If Music be the Food of Love, Play on…

“And still, after all this time,

The sun never says to the earth,

“You owe Me.”

Look what happens with

A love like that,

It lights the Whole Sky.” ~ Hafez

Happy Valentine’s Day! I hope you are able to share it with someone who loves and respects you.  Not everyone is involved in a romantic, intimate relationship when the 14th February rolls around, but you will almost certainly have friends or family who will show you that you’re in their hearts and minds.


There are as many shades and facets of love as there are surfaces on a finely cut diamond, and each touches us and lights up our life in a unique and special way. The most important thing is that somewhere in your life you give and feel love, even if it’s for yourself. Traditionally Valentine’s Day focuses on romantic attachments, but love is too all-encompassing to be identified as purely a romantic attachment.

Love kept even our best philosophers busy identifying its purpose and meaning;  but probably the most beautiful words used to express it came from the Sufi poet Rumi.


However, that being said, the voice of a lover is music to savour, as are the notes that spring from a composer’s quill onto lined parchment in a fever pitch of delirium. Their passions and desires, those deep feelings for the object of their affection that would make their heart explode if they weren’t cathartically hauled and wrung from their chest cavity, bursting with love and in some cases, anguish.

The most beautiful, exquisite and soul piercing music has arisen from heartbreak. Unrequited love is such agony, even as it is for two people who long to be together but must live apart. Sometimes being in an unhappy relationship is worse than being alone.


For those in the early stages of romantic love it is like nothing you’ve ever felt. But you are not in control. Those crazy, heady sensations that take over your mind and body whenever that someone special is near is disconcerting. Even if they are far, they are always there, by proxy in your heart. It is like being at sea with no compass and no sails, at the mercy of the elements. Even after the heat of the initial infatuation has cooled a bit, there will be something you cherish from that bond. You can never truly erase such a powerful connection.

And nor should we, because the highs and lows and everything in between make us who we are. We suffered the slings and arrows of outrageous fortune and we survived.  If you were a composer, a songwriter or writer, you cleansed the pain by creative force of will. But you first had to be consumed by the searing flames to do it.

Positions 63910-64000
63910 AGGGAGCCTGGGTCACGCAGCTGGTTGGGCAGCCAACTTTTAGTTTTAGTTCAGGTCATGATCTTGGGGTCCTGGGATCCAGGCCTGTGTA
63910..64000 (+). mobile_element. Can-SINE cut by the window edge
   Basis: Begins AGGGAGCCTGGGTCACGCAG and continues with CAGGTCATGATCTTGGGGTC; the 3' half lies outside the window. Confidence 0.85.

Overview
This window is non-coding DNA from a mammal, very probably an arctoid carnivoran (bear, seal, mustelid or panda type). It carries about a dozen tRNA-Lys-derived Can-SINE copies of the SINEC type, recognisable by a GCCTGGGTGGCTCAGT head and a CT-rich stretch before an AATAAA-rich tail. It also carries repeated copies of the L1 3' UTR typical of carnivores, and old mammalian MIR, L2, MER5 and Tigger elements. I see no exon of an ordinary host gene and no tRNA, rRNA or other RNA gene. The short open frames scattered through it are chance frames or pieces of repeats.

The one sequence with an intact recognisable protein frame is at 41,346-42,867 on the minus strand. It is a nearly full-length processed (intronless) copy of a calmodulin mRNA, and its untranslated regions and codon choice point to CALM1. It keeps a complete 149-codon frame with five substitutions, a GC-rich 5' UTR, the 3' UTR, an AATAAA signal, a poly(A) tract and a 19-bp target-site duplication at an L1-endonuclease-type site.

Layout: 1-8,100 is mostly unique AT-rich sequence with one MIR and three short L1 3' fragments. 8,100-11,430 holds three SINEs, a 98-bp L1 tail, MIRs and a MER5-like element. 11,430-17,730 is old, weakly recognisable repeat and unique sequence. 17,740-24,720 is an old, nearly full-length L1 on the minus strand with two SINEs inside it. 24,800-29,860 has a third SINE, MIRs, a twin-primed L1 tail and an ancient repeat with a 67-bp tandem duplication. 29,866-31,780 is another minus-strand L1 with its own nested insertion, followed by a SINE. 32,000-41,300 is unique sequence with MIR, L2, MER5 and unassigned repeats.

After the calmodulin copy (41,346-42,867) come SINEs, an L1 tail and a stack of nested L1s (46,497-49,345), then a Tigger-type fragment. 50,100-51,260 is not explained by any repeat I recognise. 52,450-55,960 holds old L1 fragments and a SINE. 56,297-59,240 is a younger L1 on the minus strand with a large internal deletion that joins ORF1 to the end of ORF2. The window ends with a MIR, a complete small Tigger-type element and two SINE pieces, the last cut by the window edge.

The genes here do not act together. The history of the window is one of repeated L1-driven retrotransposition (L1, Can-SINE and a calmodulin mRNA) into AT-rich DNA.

There must be more music and songs written in the name of love than any other subject. Those souls caught in the throws of passion or the depths of despair can relate to what someone else once lived through, what they transmuted into art and culture for the benefit of others.

Is it possible to define this emotion that dominates us so? The lack of it in childhood can cause untold misery, or betrayal turn love into hate. For we cannot have one without the other, the constant companions of our duality. But what if love is more than a feeling? Feelings and emotions are fleeting, by their nature temporary.

‘It struck me tonight how music mirrors life. Fleeting ephemeral moments, made up of beauty, sadness, joy, hope and despair. The melodies are created in both major and minor keys. Flowing and fleeting. You can’t hold onto it, or keep it from changing. Our emotions possess the evanescence of a note.’ ~ The Virtuoso

Real, true love is transcendent and unconditional; a state of being in the world. It’s treating all beings with kindness, compassion, benevolence and lovingness.


Lust is too destructive and romantic love without a deeper regard will never blossom into a more lasting relationship. It would be hard to cope with everyday life if one were permanently in a state of euphoria and ecstasy. Although some historical figures gave it their best shot, such as the infamous Marquis de Sade. He took something divine in nature and used it for his own perverted pleasure and hedonistic impulses.

Intoxication and rapture by their very nature can be addictive…


Let’s not beat about the bush, we’re all here because two people once loved each other and physically embraced their love. It’s a miracle and not to be treated lightly. However, the Garden of Eden has many thorns and stinging nettles growing in its pristine beds. As Shakespeare so perfectly put it, the course of true love never did run smooth…

So let’s celebrate this invisible force called love, this ethereal yet palpable potion that is strong enough to make men kill and women weep. It can bring untold joy, or pain like no other. Blessed are we who have basked in its magnificent rays, for however long.


I have often pondered how and why two people are attracted to each other and at what point that becomes love. Perhaps each possessed an energy field that the other needed? Their coming together fulfilled the yin and yang of each other’s energy. But there’s also alignment – of one’s values, interests and outlook. We each speak a different archetypal language, so there are many twists and turns for us to navigate to our happy ever afters!

The concept that Plato suggested that we each have a twin soul is an intriguing one. The other half of our soul…

And if you did ever feel like your heart had been ripped out and stomped on, that person gave you the opportunity and reason to love yourself again.